Jolene Maloney was serving as the top prosecutor for Boise County when she was charged with driving under the influence of intoxicants last April — a felony under Idaho law because it was her third DUI within a decade. She stepped down soon after.
Maloney pleaded guilty in January and was sentenced Friday at the Ada County Courthouse in Boise.
If she successfully completes serving 120 days in jail and seven years of supervised probation, she can petition the court to dismiss her conviction entirely under a withheld judgment. The alternative? “A prison sentence can be forthcoming if the defendant wants to take that risk,” 4th District Judge Jason Scott said.
The jail sentence is four times longer than the one recommended by the state in the plea deal reached with Maloney, and her probation will be two years longer than specified in the deal — which the judge was not legally bound to follow.
Maloney got credit for two days served in jail. Her probation officer will have 30 days of discretionary jail time that can be imposed if she’s not meeting expectations.
She was led from the courtroom in handcuffs to begin serving the four-month sentence.
Earlier in the hearing, Maloney expressed remorse and apologized to Boise County, its Chief Deputy Prosecutor Jay Rosenthal, Idaho State Police and “those that I have put in jeopardy.” She thanked friends and colleagues for helping her get through the past year.
“This has been the hardest year of my life, publicly and privately,” she said. Her attorney said her time at an inpatient treatment facility in New Mexico may have saved her life.
Scott declined to consider any of Maloney’s stay at a treatment facility as credit for jail time served. He also denied her attorney’s request that she be put under house arrest rather than taken to the county jail, where she’d encounter people she’d prosecuted or represented.
Maloney’s attorney said the 41-year-old mother of two suffered a significant trauma and has PTSD — and that’s why she became a binge drinker. He said she’s been getting counseling for that underlying issue, and participating in support groups for both that and substance abuse.
At Maloney’s plea hearing in January, Scott said he would not be bound by the plea agreement because he didn’t want to be limited to a maximum of 30 days in jail. He said he wanted to read the sentencing investigation report before reaching any decision.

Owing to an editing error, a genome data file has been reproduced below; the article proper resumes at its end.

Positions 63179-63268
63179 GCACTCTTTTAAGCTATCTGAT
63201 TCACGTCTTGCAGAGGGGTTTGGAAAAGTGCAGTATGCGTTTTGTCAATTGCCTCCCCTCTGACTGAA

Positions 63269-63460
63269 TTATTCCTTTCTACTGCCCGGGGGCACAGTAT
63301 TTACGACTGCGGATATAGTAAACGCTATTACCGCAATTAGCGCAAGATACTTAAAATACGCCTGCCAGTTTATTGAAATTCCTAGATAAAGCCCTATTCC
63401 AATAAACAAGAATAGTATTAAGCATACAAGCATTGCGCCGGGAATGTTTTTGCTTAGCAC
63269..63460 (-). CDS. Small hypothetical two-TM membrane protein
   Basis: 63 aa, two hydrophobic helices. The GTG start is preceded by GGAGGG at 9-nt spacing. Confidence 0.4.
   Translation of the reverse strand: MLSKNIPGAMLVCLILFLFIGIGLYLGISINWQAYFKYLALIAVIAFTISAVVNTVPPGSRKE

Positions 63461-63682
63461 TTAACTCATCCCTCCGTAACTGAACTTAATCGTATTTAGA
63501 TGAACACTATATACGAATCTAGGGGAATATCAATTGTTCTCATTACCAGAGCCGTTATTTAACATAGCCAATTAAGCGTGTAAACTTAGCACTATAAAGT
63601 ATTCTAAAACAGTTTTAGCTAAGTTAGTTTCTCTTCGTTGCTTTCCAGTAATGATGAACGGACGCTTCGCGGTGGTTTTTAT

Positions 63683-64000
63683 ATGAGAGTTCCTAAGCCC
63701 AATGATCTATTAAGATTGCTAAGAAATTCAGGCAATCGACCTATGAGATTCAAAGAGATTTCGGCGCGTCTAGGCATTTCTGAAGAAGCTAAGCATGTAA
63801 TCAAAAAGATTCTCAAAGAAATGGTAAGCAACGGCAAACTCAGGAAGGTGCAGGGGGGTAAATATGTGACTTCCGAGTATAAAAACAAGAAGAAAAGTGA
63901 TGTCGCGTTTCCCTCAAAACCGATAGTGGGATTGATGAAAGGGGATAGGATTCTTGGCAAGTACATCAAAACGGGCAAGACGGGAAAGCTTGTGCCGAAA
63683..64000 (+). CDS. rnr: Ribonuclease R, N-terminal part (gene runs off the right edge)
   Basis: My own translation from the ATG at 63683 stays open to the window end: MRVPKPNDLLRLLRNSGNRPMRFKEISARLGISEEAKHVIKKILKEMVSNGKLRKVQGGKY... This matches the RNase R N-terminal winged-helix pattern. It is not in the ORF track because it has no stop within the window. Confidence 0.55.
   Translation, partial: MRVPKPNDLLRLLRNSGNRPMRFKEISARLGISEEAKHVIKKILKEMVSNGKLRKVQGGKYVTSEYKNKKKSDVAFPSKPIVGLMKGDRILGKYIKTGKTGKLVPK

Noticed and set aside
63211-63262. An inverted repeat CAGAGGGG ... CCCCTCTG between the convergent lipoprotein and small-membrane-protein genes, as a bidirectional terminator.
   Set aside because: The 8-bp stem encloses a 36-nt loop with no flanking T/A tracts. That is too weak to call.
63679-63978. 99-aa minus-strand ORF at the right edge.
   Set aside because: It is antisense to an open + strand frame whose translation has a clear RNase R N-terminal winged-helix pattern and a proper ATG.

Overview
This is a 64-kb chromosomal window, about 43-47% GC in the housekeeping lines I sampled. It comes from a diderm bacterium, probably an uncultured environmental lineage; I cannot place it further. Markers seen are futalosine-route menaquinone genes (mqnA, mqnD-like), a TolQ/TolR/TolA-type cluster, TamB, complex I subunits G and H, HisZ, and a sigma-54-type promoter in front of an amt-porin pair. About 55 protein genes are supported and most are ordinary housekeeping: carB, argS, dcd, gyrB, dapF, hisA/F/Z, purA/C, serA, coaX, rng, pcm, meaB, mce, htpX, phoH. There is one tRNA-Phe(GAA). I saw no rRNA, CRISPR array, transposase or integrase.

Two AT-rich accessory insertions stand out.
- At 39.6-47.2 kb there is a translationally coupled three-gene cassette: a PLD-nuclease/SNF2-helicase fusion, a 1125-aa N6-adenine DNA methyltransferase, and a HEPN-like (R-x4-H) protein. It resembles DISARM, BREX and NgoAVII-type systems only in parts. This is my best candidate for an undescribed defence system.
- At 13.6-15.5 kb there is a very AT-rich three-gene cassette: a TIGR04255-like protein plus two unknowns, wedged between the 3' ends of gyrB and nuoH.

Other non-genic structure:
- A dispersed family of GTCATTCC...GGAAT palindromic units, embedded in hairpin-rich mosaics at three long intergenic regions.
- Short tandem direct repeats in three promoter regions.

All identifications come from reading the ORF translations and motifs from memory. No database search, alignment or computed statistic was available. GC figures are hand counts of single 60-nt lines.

Friday, he went through a long list of mitigating and aggravating factors in the case.
In her favor: It is her first felony conviction. She’s considered a low risk to reoffend. She’s been a productive member of society. She has strong community support. She completed an inpatient treatment program. She was monitored for alcohol and had no violations.
And, Scott noted, Maloney has already been punished in many ways. She lost her job as Boise County prosecutor, was “publicly shamed” in news reports and social media, was sanctioned by the Idaho Bar Association.
But Maloney was the top law enforcement official in Boise County at the time of her offense, the judge said, and she prosecuted people for the very same crime she committed. He said that she put other people at risk by driving while intoxicated — and knew better.
Scott summarized the details of her prior misdemeanor convictions, including two DUIs, a collision with a motorcycle, and an incident where she went to a bar and left young children home alone. Her common threads, the judge said: high blood-alcohol content and an unwillingness to admit to it when confronted.
As part of her sentence, Maloney’s driver’s license will be suspended for one year, starting when she is released from jail. When she gets her license back, she won’t be allowed to drive without the permission of her probation officer and an interlock device on her vehicle.
Maloney was arrested in Garden City early on the morning of April 8 last year. Her blood alcohol level tested at .183 and .182, more than twice the legal limit of .08.
Maloney had four prior misdemeanor convictions, including DUIs in 2012 and 2013. Boise County commissioners said they were aware of Maloney’s history when they appointed her prosecutor in April 2015.